Sanitation-Mongolia

WASH Programme for School Children – World Vision Australia

 

World Vision is an international organization focused on humanitarian aid and development issues that works through local offices in nearly 100 countries around the world. It is currently assisting more than 100 million people on a wide variety of problems including poverty and hunger.

In addition to delivering relief services, World Vision also focuses on larger issues of community development and advocacy for the poor towards the end of helping poor children and their families build a sustainable future. This project seeks to enhance educational opportunities for young children in Mongolia by improving their access to drinking water, sanitation services and health education at school.

World Vision has partnered with communities in the Zavkhan and Bayakhongor provinces of Mongolia where the toilet facilities in schools are so poor that children often choose to relieve themselves behind the school buildings. Available school toilets are outdoor pit latrines, which, in a country where the winter temperatures plunge as low as -40 degrees Celsius, all too often are impractical to use and unsanitary. In addition, there is not always a clean water supply available for children to drink from or wash their hands with. The conditions mean that the school grounds are polluted with waste and thus promoting the spread of infectious diseases among the schoolchildren.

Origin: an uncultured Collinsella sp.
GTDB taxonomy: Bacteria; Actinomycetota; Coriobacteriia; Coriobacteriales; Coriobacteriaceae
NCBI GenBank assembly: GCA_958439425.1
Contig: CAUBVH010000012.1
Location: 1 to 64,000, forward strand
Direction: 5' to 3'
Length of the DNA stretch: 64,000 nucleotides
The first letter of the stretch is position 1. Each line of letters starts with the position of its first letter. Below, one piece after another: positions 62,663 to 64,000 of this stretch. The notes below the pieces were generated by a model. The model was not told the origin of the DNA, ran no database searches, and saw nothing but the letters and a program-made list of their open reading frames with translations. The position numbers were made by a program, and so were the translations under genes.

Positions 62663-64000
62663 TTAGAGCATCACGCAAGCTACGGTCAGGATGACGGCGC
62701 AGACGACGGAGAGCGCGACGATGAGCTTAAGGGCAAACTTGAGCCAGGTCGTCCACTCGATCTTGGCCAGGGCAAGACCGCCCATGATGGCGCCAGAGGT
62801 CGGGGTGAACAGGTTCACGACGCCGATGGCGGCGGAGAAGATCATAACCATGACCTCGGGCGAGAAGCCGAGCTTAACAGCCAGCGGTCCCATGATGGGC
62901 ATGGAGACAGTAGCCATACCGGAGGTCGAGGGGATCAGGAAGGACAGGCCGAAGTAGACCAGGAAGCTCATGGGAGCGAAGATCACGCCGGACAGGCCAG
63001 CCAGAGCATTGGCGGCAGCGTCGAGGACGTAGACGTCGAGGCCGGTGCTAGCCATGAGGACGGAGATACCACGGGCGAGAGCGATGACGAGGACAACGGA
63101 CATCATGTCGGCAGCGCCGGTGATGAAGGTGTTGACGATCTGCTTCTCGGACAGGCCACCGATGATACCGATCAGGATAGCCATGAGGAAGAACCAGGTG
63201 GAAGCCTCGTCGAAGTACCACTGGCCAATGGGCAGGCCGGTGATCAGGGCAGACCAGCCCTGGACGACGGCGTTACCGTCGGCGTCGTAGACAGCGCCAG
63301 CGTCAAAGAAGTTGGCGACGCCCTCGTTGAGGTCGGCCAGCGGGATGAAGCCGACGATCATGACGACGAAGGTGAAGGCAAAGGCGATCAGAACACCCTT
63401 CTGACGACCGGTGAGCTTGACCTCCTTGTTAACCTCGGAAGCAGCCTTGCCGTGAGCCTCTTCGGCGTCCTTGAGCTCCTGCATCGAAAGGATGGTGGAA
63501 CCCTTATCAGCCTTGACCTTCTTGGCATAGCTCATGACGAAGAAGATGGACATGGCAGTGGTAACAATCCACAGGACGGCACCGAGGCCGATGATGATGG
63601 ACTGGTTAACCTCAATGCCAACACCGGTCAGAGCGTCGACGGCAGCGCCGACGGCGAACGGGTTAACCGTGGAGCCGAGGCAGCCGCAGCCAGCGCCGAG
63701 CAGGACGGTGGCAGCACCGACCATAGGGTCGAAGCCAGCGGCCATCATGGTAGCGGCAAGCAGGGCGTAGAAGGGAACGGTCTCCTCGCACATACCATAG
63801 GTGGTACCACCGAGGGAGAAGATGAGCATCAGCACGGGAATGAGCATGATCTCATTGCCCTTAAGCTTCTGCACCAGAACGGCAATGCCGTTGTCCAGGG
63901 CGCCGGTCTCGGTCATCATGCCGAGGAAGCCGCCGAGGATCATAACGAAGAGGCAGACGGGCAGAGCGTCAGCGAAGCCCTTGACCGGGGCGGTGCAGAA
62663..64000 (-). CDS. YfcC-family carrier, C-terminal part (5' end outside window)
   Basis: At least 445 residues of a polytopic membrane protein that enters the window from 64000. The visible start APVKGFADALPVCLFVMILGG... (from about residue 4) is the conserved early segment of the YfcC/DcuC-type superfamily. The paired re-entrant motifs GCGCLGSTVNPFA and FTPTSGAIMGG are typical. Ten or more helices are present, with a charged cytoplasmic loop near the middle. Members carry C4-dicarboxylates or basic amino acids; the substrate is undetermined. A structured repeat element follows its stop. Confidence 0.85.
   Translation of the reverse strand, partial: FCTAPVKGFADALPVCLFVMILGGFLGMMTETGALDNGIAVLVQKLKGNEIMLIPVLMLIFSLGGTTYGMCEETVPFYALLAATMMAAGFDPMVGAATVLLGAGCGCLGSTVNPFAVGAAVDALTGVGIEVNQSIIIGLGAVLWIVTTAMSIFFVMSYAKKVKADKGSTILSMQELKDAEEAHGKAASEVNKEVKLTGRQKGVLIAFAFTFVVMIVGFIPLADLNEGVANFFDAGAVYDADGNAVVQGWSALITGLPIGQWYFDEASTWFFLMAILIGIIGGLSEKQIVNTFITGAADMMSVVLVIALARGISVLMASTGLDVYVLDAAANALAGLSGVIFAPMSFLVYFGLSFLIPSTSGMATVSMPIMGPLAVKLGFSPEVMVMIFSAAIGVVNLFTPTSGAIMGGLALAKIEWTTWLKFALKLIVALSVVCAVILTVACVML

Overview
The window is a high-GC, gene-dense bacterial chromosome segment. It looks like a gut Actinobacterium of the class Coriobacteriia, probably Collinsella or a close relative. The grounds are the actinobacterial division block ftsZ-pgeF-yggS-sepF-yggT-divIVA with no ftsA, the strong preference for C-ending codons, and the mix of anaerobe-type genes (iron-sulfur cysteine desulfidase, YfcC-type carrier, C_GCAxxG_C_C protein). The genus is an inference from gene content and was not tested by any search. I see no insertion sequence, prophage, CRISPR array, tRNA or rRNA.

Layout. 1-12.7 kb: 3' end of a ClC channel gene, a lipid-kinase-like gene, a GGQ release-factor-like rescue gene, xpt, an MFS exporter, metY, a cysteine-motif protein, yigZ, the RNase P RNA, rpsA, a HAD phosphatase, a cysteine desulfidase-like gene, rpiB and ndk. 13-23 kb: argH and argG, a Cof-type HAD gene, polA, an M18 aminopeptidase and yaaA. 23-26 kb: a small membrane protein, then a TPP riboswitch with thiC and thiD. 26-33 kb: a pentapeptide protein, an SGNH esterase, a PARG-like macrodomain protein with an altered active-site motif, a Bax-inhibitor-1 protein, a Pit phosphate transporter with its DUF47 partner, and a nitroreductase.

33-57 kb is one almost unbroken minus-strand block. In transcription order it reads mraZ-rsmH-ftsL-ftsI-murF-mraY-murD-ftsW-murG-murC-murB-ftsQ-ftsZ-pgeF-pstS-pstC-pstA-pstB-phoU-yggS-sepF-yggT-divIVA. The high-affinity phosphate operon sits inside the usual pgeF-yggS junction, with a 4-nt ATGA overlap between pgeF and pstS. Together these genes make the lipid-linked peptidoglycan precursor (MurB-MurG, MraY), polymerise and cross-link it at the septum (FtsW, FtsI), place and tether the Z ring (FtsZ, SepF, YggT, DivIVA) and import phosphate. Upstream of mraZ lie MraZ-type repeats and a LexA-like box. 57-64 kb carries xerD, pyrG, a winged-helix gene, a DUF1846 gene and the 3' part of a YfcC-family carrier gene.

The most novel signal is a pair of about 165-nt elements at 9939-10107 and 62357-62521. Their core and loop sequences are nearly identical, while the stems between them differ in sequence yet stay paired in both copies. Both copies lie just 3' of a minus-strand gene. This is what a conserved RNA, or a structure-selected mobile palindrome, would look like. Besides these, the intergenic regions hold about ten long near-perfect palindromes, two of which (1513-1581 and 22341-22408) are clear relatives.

In order to counter these problems, World Vision has partnered with local schools to build indoor toilet facilities, including seated flushing toilets, hand washing sinks and sewerage systems. This project will enable students to stay out of the cold weather by providing safe toilets along with adequate washing facilities. Hygiene education will also be introduced into the school curriculum to ensure proper sanitation practices while access to clean drinking water will also be installed where needed.

One of the major challenges of implementing projects in these communities is the difficulty maintaining existing infrastructure in light of the extreme isolation and weather events. After reaching nearly 20,000 schoolchildren and teaching staff with their infrastructure and educational interventions during the pilot phase of the project, World Vision intends to use the revenues from WBCs to maintain and expand these activities over time.

 

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